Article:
Don’t label local businesses corrupt – Jospong boss

The Executive Chairman of Jospong Group of Companies, Mr Joseph Siaw Agyepong, has bemoaned the practice where local businesses that are doing business with the government are hunted down and labelled corrupt for no apparent reason.

He said it was disheartening for Ghanaians, especially, a section of the media to deliberately attack indigenous companies because they chose to do business with the government.

“It is only in Ghana where a local company is attacked because they come up with ideas that can help solve a development problem. If a foreign company gets the same opportunity, nobody cares,” Mr Agyepong said in a media interview.

He was of the view that doing business in Ghana was extremely difficult for indigenous companies than for foreigners.

“The environment in Ghana doesn’t encourage young people to venture into businesses. Ghanaian businesses are not protected and because of that many local companies are still struggling to make heads way,” Mr Agyepong said.

During the interview, Mr Agyepong, who has over 45 businesses under the Jospong Group of Companies, addressed a number of issues pertaining to doing business in Ghana.

He also touched on some of the issues concerning his companies, especially Zoomlion Ghana Limited contracts with the government and the Road Safety Management Limited towing levy.

Mr Agyepong said most Ghanaians in the diaspora, who had the intention to do business in Ghana, “are scared to come back home because local businesses are not protected.”

“If this persist and not addressed, a time would come where nobody would think of investing in the local economy,” he said.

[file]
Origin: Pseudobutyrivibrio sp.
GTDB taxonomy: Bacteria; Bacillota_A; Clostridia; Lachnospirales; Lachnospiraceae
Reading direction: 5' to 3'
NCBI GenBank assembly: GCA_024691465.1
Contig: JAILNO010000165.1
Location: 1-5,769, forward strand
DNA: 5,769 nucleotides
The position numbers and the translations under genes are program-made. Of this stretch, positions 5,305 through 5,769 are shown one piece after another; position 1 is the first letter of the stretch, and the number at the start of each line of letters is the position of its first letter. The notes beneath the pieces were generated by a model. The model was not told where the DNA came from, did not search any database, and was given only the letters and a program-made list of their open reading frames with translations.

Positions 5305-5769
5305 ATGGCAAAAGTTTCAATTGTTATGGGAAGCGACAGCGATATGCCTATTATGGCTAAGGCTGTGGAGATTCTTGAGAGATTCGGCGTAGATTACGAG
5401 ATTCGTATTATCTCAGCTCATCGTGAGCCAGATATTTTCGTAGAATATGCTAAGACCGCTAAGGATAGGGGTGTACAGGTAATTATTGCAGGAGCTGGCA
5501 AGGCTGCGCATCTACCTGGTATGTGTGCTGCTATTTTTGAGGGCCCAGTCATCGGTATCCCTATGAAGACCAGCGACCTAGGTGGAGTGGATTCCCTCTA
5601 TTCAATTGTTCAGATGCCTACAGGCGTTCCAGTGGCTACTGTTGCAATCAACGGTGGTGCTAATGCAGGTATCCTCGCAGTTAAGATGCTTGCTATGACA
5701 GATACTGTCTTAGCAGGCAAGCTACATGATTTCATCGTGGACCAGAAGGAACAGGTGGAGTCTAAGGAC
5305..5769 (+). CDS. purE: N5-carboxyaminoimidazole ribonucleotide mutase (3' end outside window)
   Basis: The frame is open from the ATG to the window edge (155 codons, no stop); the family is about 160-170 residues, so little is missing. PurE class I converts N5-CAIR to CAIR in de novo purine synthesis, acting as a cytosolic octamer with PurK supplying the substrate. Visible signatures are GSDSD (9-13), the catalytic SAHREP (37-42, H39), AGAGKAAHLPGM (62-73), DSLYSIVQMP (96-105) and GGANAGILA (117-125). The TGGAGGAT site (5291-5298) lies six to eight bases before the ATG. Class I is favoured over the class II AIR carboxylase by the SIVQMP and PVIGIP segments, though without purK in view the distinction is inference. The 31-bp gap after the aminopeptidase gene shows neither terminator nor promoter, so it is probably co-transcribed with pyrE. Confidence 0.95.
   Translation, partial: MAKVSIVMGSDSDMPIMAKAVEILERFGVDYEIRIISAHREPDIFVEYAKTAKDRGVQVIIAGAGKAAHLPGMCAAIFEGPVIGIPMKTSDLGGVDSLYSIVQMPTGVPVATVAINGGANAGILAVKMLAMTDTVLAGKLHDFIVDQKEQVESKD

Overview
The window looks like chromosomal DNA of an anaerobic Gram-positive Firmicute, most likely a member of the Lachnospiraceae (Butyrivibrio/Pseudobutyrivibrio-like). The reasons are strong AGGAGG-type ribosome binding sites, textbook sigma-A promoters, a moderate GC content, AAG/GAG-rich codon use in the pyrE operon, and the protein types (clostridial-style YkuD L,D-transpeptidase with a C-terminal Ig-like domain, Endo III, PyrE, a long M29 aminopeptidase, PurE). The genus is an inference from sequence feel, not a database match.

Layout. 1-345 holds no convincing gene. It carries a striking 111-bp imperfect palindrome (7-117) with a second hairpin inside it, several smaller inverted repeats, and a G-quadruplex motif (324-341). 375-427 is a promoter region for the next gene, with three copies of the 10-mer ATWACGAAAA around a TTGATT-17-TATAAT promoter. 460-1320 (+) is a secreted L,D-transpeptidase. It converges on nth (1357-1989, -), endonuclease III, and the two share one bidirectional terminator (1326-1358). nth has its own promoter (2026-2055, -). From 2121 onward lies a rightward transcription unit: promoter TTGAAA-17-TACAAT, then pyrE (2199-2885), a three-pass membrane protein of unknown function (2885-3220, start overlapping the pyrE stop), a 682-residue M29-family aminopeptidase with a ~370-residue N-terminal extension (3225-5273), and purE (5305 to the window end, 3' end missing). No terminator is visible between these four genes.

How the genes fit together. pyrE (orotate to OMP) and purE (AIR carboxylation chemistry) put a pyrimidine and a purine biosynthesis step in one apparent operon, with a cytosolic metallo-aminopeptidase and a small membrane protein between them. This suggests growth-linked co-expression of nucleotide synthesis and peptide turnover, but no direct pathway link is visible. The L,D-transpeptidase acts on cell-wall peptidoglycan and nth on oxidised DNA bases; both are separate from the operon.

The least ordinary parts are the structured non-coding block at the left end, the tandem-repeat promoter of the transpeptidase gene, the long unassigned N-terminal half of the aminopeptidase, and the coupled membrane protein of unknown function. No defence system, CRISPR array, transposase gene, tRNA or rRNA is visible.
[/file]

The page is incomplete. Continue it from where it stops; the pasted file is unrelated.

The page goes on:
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Using his businesses as an example, Mr Agyepong said almost all the attacks levelled against him and his business dealings with the government were because he chose to partner the government to solve a development problem.

He said Zoomlion Ghana Limited decision to partner the government to address the sanitation challenges in Ghana had been heavily criticised not because the company couldn’t do it but mainly because “it is being done with the government”.

“That is exactly what is happening with the tow levy issue. The idea is being attacked because it coming from a local company,” he added.

Asked whether he agreed with people who perceived him as greedy, Mr Agyepong said “I am not greedy but my love for creativity makes a lot of people attack me for no reason”.

“When passion moves me to do something, I don’t look at money,” he added.

Touching on the towing service project his company was handling, Mr Agyepong said RSML was ready and prepared to engage more companies since ” my highest motivation is not the money but to prevent needless deaths caused by stationary vehicles on the road”.

He said he was willing to sign on more companies to partner the RSML to help in removing disabled vehicles off the road.


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